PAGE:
Healthy plant-based fats are experiencing a new revolution. From their debasement, back in the sixties and seventies, they have now taken on new life in movements such as the ketogenic diet, paleo diet, and even the pegan diet (a mixture of both vegan and paleo ideals). While most of us understand the dangers of unhealthy fats, such as trans fats and overconsumption of saturated fats, we may not know much about the healthy fats, such as polyunsaturated and monounsaturated fats, except for the fact that they are healthy.

Well, let’s get to know our healthy fats! What’s the difference between these two compounds? Is one better than the other? Where can you source them in a plant-based diet? I’ll tackle these questions for you and hopefully offer a bit more insight into why these fats are a great addition to your plant-based lifestyle!


What’s the Difference?


When it comes to polyunsaturated and monounsaturated fatty acids, it’s difficult to find the characteristics that differentiate these healthy fats. That’s until you focus in on their chemical makeup, more specifically the definition of the term saturated in terms of chemistry. While there are a few different forms of saturation in the chemistry world, when it comes to fat we’ll look at saturated in conjunction with molecule or atom bonds. A saturated or fully saturated compound means that atoms are linked by single bonds without any double or triple bonds. An unsaturated compound means that the molecules are joined by double and/or triple bonds. Now that we’ve got a grasp of saturation, let’s take a look at the fat!

Polyunsaturated Fat


Polyunsaturated fats are made of “more than one unsaturated carbon bond in the molecule,” which is also referred to as a double bond. One of the defining factors of a polyunsaturated fat substance is its physical liquidity versus solidity. At room temperatures, polyunsaturated fats remain liquid, yet when temperatures begin to fall, or if you put a polyunsaturated fat in the fridge or freezer, it will turn into a solid mass. Polyunsaturated fats provide a dose of a powerful antioxidant, Vitamin E, and those much sought after omega fatty acids. In fact, polyunsaturated fats are broken down into two different groups: omega-3 fatty acids and omega-6 fatty acids, both of which are not produced naturally in the body and must be consumed through diet. Polyunsaturated fat has been linked to a decrease in LDL cholesterol, better brain function and cellular growth, and improved mental disorders such as anxiety and depression.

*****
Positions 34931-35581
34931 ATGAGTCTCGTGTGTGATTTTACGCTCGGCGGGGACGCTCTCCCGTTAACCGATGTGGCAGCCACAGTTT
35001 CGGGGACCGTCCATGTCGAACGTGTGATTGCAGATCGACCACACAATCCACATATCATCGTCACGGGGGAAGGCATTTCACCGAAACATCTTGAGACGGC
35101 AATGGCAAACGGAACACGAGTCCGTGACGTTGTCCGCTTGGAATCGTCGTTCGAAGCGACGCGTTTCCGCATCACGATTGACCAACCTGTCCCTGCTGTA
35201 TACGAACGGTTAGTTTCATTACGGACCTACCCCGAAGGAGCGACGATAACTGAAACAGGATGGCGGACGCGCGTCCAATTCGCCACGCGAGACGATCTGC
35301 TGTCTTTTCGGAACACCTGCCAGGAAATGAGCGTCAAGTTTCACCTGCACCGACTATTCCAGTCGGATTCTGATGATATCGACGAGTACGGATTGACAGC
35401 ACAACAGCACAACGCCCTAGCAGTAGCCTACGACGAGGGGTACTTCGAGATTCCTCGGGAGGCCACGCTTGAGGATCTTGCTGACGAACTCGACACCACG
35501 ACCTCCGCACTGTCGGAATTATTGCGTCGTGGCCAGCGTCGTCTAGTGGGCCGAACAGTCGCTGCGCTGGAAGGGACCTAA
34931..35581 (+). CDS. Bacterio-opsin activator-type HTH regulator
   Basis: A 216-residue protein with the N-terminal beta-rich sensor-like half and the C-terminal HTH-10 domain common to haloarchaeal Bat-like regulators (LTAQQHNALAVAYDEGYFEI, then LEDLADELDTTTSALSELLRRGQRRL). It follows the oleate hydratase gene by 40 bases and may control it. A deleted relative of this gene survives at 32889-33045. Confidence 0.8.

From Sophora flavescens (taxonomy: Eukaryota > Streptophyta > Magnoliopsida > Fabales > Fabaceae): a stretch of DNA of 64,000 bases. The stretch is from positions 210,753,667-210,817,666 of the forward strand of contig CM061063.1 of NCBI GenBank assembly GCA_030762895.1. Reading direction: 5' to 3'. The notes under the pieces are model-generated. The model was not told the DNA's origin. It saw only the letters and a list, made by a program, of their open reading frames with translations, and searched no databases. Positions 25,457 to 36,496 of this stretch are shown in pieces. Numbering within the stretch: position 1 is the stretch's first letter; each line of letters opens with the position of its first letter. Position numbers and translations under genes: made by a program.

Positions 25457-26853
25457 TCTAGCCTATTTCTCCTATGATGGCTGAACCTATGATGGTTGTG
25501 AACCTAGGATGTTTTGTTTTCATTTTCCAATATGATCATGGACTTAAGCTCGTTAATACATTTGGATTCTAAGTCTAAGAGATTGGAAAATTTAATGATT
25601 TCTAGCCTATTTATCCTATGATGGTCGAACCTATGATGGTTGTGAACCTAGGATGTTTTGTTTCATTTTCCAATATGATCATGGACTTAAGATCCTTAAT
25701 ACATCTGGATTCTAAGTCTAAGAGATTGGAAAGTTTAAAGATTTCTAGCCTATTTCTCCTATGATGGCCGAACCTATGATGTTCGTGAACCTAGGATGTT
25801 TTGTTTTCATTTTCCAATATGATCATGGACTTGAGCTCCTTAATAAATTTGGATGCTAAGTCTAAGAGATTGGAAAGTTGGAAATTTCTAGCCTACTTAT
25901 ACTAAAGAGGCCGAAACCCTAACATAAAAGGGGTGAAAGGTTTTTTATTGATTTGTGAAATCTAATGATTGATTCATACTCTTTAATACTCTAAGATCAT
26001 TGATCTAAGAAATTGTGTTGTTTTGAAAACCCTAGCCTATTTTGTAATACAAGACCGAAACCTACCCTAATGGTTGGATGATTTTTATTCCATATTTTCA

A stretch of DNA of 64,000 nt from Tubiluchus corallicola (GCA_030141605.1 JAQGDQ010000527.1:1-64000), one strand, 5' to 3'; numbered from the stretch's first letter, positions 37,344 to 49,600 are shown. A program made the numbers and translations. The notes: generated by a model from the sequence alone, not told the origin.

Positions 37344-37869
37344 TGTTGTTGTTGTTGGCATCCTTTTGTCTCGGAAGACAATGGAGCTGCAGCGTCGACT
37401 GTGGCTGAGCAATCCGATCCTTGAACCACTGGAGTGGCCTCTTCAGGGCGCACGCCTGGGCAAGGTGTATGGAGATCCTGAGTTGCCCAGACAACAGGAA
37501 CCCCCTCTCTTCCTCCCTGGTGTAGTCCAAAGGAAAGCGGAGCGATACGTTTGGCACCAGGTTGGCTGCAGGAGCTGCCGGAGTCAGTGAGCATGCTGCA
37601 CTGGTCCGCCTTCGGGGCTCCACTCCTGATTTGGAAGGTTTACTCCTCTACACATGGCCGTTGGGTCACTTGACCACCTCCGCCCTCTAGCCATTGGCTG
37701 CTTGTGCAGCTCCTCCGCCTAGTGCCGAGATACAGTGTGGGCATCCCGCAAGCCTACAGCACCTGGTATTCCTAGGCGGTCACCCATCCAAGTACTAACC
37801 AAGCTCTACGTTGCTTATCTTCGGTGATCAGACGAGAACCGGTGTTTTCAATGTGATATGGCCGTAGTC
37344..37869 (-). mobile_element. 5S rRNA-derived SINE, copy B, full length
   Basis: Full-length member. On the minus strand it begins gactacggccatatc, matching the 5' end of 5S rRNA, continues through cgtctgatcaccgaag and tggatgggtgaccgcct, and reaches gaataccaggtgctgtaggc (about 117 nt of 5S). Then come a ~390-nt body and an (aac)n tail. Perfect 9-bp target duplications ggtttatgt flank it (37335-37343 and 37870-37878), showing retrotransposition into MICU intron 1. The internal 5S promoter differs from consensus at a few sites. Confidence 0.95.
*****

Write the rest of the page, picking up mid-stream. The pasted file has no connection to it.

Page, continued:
Typical foods high in polyunsaturated fats include oils such as olive, sunflower, and soybean, as well as edamame, walnuts, sunflower seeds, and a variety of fish such as mackerel, albacore tuna, and salmon.

Monounsaturated Fat



As we mentioned above, polyunsaturated fats are the creation of multiple unsaturated carbon bonds. Monounsaturated fats are made of “one unsaturated carbon bond in the molecule.” They are similar in their physical appearance in that they are liquid “at room temperature but start to turn solid when chilled.” Monounsaturated fat also helps to lower LDL cholesterol, reducing the risk of heart disease and offers a dose of Vitamin E.

While polyunsaturated fats are a bit harder to come by on a strict plant-based diet, monounsaturated fats are found in a variety of plant-based staples such as avocados, peanut butter, chia seeds, and oils such as olive, peanut, sunflower, safflower, and sesame. A great example of the health benefits of monounsaturated fats can be found in studies related to the Mediterranean diet, in which a high healthy fat diet led to a decrease in heart disease.